We learned so much from Adele Johnson in our previous article. She was open about her life and where she is now. Our next subject in the series is someone who has taken cultural experiences to a whole new level. Tayo Rockson folded all his travels and cultural endeavors into his career.
Tayo Rockson, a millennial third-culture kid (TCK), was born and raised in Nigeria. He lived in five different countries before the age of 18 (Sweden, Burkina Faso, Vietnam and the United States). He now lives in the United States and works as a speaker, consultant and media personality at UYD Management.
Rockson grew up in a closely knit family with two Nigeria parents and two younger brothers. They heavily value family and tradition.
From sixth to ninth grade, he attended an international school that opened him up to more than 250 ethnic groups. He became quite cultured; he learned to respect others and their traditions and beliefs. In 1999, he made his first transition into a democratic society.
As tough as it might have been to pull a 180 on a political lifestyle, what was even more a challenge was entering this change during puberty. He described himself as a tall, slim, Nigerian boy that didn’t know what was going on. Rockson said, “I’d always felt like a walking contradiction.” It is hard to find yourself at such a young age.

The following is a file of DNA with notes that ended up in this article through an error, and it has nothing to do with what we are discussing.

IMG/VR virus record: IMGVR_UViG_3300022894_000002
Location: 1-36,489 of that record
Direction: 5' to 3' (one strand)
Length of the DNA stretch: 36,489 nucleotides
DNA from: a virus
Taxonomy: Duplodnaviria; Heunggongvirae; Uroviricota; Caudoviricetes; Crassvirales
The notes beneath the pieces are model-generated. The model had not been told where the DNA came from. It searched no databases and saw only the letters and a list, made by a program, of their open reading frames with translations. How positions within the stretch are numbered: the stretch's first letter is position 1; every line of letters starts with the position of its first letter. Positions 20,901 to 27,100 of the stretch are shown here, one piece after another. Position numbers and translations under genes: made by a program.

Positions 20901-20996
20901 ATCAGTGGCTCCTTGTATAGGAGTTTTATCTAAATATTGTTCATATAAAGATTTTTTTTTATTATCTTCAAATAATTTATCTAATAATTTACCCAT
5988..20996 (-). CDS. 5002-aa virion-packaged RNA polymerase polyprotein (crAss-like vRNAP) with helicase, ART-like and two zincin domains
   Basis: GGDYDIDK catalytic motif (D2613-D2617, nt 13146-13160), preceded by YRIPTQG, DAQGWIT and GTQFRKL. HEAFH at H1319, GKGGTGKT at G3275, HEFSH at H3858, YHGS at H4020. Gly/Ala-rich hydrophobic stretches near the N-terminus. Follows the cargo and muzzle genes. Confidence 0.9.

Even though he felt at home with his culture in his own household, he found it hard to adjust outside of the house. He decided he needed to become a chameleon and blend in with those around him. How did he do so? He, like most TCKs, became observant of his surrounding environment.
He chose to find something in a new culture that he could relate to as a way to bond with others. He discovered he had a passion for sports. Once he watched a game of soccer, he was hooked. Soccer became his regular pursuit.
Later, he moved to an area where basketball was more popular. He instantly went to the library and read as many books on the sport as his mind could stomach. Later, he asked a friend to teach him how to play. To this day, he loves the sport.
After all his adventures in different countries and learning about different traditions, he became an open, accepting person with an expanded worldview.
Rockson said: “[It’s] not about being culturally diverse but about what you have to offer a culture.”
When you shut people out, you close yourself off from any cultural enrichment.
Rockson decided to take his experience as a TCK and curiosity for different culture to the business world. He runs UYD Management, a strategic leadership and consulting firm that helps organizations incorporate sustainable diversity and inclusion practices, in hopes of helping multi/cross-cultural people discover their identity.
Aside from his TED Talks, blogs and video shows, he now hosts the number one cross-cultural podcast in the world that streams in more than 100 countries. His outstanding work on how to embrace your global identity has named him one of the top millennial influencers to look out for in 2018 by New Theory Magazine.
I’d say Rockson is a stand-up person with his heart in the right place. He is ready to change the world.